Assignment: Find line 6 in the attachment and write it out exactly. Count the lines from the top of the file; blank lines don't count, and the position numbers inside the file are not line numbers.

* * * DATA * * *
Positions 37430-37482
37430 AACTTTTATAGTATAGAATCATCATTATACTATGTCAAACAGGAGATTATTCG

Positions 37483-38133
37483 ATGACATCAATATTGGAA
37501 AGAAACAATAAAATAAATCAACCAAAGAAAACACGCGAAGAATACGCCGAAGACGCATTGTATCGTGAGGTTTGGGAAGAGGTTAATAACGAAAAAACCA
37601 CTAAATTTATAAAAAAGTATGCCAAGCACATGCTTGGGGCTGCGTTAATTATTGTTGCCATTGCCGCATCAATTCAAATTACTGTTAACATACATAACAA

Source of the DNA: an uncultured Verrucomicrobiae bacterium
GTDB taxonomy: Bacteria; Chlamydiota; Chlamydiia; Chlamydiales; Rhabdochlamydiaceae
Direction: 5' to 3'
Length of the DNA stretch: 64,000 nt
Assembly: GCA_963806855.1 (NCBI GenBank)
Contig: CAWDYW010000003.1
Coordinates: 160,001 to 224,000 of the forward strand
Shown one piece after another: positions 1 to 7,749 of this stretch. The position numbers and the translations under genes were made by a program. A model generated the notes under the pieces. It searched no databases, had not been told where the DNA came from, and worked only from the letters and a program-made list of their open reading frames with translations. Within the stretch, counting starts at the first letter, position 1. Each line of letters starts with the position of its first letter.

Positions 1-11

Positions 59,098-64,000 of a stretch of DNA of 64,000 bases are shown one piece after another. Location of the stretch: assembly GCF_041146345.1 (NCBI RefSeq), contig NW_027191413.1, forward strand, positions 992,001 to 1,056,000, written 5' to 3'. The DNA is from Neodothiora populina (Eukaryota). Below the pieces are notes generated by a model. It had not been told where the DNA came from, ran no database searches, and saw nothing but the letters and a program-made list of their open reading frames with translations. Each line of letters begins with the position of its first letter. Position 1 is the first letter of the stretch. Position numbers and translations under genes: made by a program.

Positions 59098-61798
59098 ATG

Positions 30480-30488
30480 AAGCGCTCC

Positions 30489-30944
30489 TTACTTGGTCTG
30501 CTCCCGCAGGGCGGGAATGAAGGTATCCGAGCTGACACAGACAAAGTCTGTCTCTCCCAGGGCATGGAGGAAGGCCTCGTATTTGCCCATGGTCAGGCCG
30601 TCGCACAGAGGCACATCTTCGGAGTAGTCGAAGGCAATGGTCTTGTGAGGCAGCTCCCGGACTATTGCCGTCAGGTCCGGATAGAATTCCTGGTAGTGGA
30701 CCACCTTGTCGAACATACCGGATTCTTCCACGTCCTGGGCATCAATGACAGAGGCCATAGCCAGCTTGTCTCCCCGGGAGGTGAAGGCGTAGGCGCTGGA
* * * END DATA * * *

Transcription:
37601 CTAAATTTATAAAAAAGTATGCCAAGCACATGCTTGGGGCTGCGTTAATTATTGTTGCCATTGCCGCATCAATTCAAATTACTGTTAACATACATAACAA